« ZurückWeiter »
As you like it,) Was certainly borrowed, if we believe Dr. Grey and Mr. Upton, from the Coke's Tale of Gamelyn ; which by the way was not printed till a century afterward. when in truth the old bard, who was no hunter of MSS. contented himself solely with Lodge's Rosalynd, or Euphues' Golden Legacye, 4to. 1590.
Shakespeare has followed Lodge's novel more exactly than is his general custom when he is indebted to such worthless originals; and bas sketched some of his principal characters, and borrowed a few expressions from it. His imitations, &c. however, are in general too insignificant to merit transcrip. tion.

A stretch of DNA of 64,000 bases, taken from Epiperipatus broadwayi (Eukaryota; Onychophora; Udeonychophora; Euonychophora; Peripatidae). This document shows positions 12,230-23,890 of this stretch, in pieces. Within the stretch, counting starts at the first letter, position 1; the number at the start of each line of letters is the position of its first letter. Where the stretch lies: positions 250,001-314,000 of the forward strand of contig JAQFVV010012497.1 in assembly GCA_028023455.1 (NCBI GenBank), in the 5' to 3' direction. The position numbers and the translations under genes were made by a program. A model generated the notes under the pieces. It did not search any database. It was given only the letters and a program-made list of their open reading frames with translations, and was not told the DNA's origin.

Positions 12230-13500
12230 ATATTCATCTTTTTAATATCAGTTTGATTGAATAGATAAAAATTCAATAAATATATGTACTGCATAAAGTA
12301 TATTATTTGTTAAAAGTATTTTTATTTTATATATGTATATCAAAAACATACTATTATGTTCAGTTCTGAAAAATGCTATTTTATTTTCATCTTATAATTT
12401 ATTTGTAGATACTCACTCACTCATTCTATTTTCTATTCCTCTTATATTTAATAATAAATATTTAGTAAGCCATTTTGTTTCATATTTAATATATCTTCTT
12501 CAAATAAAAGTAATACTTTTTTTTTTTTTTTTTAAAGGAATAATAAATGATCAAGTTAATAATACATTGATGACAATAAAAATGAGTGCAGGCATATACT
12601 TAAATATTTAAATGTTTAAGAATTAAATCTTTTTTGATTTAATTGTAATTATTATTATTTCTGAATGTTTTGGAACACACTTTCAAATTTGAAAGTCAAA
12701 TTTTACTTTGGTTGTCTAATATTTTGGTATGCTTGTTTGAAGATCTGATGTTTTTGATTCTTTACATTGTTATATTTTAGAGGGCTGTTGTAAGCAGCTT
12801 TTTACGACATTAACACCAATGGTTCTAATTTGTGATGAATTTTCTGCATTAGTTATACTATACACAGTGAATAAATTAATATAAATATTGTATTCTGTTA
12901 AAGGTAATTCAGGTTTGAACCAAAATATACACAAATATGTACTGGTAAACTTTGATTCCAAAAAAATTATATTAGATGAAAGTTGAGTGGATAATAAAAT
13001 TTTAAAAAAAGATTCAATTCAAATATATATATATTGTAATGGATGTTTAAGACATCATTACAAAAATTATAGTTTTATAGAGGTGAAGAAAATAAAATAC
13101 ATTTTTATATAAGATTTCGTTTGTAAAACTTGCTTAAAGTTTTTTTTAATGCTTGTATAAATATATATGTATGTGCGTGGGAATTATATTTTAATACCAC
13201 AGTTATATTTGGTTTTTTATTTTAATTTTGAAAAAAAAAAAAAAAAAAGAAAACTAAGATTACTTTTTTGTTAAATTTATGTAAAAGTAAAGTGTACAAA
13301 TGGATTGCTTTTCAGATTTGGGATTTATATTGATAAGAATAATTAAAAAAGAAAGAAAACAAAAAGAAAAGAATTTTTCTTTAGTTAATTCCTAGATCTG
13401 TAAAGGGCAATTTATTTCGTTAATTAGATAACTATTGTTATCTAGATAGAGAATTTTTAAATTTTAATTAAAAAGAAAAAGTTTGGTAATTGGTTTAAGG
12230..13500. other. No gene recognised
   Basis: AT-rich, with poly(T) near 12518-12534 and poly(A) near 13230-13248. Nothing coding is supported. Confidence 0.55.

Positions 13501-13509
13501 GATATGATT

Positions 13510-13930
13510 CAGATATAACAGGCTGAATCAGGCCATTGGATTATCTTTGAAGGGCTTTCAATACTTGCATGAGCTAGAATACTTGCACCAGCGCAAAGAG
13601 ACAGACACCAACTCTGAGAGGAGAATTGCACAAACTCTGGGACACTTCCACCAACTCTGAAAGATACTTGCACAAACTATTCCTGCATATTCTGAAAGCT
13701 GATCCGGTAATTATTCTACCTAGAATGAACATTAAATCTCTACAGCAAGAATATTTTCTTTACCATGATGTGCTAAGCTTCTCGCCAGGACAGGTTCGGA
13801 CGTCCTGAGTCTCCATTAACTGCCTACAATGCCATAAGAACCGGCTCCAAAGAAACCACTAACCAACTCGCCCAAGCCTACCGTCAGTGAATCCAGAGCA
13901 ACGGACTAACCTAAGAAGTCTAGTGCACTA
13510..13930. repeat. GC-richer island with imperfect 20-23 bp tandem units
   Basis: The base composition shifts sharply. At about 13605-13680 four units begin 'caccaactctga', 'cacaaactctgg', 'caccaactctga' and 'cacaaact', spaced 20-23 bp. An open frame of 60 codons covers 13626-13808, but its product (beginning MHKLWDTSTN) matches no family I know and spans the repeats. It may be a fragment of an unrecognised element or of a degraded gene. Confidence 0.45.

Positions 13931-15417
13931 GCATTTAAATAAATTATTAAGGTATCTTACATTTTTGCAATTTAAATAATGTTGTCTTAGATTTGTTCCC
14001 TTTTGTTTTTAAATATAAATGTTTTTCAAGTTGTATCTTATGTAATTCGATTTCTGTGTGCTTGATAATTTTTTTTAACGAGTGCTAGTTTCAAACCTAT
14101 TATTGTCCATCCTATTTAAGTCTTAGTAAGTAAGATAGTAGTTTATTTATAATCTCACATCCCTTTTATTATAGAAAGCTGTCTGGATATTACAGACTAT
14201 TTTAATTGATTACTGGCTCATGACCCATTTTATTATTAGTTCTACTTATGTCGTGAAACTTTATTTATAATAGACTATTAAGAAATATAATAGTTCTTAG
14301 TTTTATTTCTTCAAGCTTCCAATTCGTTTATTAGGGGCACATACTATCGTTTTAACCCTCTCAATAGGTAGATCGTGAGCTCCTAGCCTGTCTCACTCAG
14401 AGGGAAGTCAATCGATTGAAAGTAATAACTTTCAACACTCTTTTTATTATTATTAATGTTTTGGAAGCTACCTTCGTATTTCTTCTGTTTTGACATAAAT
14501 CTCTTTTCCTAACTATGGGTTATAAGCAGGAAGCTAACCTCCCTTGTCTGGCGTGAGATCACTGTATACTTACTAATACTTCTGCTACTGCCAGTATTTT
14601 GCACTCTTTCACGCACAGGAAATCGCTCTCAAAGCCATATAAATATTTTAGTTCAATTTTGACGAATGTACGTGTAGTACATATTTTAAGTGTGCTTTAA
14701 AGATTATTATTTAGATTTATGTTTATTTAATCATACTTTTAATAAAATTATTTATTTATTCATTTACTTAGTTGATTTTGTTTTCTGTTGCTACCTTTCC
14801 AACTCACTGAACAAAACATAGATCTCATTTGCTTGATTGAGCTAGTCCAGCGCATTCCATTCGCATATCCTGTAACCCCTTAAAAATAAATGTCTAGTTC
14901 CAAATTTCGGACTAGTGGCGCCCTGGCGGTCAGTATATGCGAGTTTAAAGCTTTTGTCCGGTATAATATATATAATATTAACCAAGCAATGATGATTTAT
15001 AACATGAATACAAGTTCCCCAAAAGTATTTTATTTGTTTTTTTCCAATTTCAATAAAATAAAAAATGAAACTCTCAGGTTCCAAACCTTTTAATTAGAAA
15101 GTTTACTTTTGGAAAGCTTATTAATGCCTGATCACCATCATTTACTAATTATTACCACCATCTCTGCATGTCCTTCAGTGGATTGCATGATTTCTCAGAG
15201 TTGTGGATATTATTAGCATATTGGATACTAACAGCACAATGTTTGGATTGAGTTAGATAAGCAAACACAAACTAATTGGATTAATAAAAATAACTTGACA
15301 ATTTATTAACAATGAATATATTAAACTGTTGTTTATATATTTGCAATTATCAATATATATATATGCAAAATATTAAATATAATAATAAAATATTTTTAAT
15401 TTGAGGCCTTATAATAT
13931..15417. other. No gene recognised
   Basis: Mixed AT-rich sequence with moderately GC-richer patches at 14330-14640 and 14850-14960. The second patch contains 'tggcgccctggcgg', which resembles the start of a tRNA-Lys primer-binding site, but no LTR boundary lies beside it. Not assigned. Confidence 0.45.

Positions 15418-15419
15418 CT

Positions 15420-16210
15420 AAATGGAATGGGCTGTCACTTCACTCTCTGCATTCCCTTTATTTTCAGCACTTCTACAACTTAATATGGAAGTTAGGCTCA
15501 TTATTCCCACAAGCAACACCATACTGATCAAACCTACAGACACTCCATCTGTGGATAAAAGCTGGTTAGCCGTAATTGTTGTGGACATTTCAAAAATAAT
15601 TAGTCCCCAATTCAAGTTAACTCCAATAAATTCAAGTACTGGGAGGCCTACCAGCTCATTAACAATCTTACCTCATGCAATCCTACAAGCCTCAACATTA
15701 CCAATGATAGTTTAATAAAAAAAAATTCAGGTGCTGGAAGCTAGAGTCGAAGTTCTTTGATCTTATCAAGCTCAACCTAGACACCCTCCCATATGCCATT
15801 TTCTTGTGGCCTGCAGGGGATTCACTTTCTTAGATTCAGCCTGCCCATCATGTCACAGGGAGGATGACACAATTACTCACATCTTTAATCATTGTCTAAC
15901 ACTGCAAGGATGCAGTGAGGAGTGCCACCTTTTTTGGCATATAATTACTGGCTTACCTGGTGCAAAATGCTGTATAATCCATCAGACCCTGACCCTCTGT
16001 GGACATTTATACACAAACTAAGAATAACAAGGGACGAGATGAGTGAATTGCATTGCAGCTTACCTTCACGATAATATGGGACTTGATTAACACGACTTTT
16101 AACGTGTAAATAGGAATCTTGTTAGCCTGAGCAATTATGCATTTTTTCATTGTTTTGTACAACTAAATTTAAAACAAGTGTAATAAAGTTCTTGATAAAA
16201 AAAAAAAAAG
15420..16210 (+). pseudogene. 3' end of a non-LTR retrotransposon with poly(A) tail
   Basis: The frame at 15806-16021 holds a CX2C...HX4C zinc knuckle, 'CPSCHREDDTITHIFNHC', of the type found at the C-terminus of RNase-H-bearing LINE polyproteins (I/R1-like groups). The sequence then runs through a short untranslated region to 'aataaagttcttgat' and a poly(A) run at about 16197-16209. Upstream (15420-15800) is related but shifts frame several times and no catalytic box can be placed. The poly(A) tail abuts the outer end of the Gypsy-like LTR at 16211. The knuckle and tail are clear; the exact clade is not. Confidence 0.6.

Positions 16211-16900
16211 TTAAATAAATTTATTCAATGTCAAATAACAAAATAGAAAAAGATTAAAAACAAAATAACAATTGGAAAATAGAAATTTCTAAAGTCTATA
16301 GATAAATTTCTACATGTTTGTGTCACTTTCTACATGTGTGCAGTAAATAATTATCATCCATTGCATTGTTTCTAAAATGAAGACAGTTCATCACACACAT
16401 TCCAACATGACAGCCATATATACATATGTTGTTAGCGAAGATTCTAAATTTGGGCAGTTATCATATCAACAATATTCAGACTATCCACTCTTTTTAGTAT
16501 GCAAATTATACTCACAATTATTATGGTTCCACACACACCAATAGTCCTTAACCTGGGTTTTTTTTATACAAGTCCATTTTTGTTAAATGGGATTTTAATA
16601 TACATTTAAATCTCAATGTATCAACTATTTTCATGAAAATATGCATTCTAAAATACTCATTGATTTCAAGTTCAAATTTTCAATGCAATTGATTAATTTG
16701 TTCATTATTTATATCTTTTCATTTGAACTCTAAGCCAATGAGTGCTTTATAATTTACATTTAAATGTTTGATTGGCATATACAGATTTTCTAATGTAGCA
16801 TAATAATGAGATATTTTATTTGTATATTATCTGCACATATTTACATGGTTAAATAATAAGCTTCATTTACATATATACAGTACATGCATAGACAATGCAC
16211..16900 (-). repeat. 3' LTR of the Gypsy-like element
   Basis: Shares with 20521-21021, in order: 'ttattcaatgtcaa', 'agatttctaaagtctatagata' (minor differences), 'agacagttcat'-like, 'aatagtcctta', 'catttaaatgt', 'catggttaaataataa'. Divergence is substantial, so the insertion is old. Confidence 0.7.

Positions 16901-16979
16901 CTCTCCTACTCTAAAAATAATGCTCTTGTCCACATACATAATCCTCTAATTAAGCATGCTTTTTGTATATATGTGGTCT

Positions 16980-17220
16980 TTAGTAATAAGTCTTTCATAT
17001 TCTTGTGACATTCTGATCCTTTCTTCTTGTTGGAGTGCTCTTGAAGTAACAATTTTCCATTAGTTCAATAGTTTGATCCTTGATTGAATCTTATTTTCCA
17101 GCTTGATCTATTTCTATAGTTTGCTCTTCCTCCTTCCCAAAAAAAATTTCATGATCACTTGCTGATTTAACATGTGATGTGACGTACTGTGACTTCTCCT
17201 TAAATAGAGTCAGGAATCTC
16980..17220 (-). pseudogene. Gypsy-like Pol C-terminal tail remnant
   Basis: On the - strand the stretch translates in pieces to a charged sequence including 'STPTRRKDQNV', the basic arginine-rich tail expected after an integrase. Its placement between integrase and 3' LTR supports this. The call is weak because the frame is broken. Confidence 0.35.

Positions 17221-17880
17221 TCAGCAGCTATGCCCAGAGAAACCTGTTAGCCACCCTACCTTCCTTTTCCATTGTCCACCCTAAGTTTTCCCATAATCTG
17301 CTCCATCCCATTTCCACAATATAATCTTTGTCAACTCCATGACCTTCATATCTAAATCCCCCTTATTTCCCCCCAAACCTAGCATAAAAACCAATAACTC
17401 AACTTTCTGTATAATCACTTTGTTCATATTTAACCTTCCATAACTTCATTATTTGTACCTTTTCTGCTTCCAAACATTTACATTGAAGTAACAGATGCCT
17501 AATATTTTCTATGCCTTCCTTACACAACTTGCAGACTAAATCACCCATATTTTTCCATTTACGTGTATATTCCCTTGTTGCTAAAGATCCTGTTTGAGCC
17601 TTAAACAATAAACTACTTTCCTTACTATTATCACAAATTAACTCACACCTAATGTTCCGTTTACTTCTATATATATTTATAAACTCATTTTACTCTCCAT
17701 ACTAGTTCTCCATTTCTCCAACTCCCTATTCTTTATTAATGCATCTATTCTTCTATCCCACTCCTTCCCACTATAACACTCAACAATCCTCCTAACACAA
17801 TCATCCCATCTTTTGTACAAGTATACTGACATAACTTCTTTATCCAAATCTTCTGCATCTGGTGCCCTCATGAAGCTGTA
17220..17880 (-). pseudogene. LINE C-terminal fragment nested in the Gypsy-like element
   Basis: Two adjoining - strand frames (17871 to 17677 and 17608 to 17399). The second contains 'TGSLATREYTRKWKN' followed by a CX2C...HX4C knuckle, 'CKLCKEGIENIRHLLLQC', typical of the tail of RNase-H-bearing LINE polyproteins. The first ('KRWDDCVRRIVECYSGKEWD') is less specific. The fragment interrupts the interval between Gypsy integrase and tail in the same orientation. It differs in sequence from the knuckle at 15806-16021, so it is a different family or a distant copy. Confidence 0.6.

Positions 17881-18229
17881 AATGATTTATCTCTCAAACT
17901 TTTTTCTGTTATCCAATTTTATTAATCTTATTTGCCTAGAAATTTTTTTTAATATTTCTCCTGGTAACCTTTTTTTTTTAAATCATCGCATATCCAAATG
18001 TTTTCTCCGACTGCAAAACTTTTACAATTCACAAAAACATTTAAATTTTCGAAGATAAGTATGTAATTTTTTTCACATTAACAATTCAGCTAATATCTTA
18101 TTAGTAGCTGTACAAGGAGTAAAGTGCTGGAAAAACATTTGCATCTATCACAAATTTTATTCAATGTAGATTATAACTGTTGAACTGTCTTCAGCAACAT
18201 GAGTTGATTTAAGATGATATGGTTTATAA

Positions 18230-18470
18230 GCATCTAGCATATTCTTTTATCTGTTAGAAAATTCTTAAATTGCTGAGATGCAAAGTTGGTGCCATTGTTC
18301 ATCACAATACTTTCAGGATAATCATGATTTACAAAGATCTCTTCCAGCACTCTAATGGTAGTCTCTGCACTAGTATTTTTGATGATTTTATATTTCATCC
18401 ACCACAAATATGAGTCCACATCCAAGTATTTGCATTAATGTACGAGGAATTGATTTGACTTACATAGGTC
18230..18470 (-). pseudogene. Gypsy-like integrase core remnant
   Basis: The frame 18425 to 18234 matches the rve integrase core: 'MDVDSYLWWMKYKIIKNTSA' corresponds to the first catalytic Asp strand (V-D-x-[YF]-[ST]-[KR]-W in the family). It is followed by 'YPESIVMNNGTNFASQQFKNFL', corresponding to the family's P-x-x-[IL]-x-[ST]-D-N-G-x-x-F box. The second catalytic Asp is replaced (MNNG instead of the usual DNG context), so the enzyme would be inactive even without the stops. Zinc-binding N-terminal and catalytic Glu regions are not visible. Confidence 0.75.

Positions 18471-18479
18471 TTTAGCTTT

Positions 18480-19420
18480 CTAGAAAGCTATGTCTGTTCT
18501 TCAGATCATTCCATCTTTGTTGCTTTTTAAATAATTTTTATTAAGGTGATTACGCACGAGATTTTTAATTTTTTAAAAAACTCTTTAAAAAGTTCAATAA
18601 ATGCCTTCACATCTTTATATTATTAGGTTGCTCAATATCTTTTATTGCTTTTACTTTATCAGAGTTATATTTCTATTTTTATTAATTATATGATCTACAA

It should be observed, that the characters of Jaques, the Clown, and Audrey, are entirely of the poet's own formation.
Although I have never met with any edition of this comedy before the year 1623, it is evident, that such a publi. cation was at least designed. At the beginning of the second volume of the entries at Stationers' Hall, are placed two leaves of irregular prohibitions, notes, &c. Among these are the following:
to be staid." The Comedy of Much Ado, a book. The dates scattered over these plays are from 1596 to 1615.
STEEVENS. This comedy, I believe, was written in 1600. See An Attempt to ascertain the Order of Shakespeare's Plays, Vol. II.
Duke, living in exile.
servants to Oliver.
WILLIAM, a country fellow, in love with Audrey.
and other Attendants.
The SCENE lies, first, near Oliver's house; after
wards, partly in the Usurper's court, and partly in the forest of Arden.